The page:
Rules and more rules: The accessibility of productions in highly trained younger and older adults

Date of Award


Degree Type


Degree Name

Doctor of Philosophy (PhD)




William J. Hoyer


Young adults, Anderson's ACT-R model, Aging, Older adults

Subject Categories

Developmental Psychology | Psychology | Social and Behavioral Sciences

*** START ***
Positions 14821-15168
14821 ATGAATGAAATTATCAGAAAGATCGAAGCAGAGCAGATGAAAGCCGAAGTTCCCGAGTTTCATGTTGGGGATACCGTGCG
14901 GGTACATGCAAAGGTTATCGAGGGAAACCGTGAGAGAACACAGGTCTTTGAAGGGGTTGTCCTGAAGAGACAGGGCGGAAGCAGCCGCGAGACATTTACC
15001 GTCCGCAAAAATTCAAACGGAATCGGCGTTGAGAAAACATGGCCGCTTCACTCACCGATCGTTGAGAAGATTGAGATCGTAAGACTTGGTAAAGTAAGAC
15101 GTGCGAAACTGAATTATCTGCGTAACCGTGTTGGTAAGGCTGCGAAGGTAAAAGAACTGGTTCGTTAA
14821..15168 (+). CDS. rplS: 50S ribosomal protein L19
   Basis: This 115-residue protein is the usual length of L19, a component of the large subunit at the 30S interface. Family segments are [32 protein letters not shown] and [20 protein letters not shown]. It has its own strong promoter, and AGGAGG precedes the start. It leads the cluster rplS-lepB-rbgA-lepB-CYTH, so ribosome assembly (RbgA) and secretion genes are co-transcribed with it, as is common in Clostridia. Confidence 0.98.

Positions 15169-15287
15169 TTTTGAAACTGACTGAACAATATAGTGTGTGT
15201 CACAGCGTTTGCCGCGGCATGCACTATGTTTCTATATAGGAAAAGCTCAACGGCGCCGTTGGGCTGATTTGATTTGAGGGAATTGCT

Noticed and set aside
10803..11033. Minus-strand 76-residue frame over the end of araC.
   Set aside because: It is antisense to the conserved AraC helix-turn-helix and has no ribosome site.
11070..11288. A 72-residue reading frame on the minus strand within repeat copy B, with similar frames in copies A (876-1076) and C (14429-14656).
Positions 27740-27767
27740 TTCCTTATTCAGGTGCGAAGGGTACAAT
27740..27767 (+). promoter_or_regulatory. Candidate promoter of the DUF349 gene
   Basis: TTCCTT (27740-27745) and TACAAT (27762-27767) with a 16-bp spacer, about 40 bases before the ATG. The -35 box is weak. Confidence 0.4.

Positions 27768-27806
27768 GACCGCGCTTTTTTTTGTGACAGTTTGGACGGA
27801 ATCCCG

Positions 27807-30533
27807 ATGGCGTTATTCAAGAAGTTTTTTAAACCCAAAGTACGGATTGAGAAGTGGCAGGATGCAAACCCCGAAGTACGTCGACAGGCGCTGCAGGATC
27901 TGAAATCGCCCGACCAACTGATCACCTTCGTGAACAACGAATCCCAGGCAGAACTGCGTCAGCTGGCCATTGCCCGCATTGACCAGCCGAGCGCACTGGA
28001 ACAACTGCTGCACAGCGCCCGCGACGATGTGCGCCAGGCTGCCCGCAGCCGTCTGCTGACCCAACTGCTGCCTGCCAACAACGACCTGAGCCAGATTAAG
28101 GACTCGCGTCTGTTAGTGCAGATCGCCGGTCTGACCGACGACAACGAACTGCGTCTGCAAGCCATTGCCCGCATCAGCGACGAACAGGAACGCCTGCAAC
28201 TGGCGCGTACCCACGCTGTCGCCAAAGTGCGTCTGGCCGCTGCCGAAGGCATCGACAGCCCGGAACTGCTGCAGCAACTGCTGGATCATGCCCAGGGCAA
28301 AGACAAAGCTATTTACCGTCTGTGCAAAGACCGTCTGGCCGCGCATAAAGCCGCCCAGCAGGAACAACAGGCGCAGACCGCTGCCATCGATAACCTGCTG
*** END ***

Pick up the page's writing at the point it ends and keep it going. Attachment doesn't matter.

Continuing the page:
Under the tenets of Anderson's ACT-R model (Anderson & Lebiere, 1998), an information-processing system is governed by a library of production rules which specify, for a given stimulus configuration, the requisite processing procedure. Access to productions is postulated to be in parallel. We tested this postulate by measuring production selection and execution as a function of the size of the production library (varied from set size 1 to 4), using arithmetic-like rules that operated on digit stimuli. After five sessions of training, the ACT-R prediction was confirmed for most younger and a few older participants: beyond the special case where only one production was active, increases in set size had no further effect on response time. The step increase from size 1 to size >1 was substantial and was represented by an analysis of RT distributions as a shift in all three ex-Gaussian distribution parameters, mu , sigma , and tau . It is suggested that the step size 1 to size >1 reflects either the engagement of processes active in cognitive control or the manifestation of a limited capacity system. The form of the step function can also be characterized in terms of task switch costs (Rogers & Monsell, 1995), in which case there were constant global and local switch costs attached to the maintenance of any production set >1. In older participants, the increase in RT was negatively accelerated and all of the individuals had equivalent RTs for set size >2. The curvilinear form of the older adult function was largely determined by global switch costs and a corresponding shift in the mu parameter, which has been implicated in peripheral processing (Balota & Speiler, 1999). Preliminary studies also suggest that in either age group, non-"homogeneous" rule sets may be less well-behaved.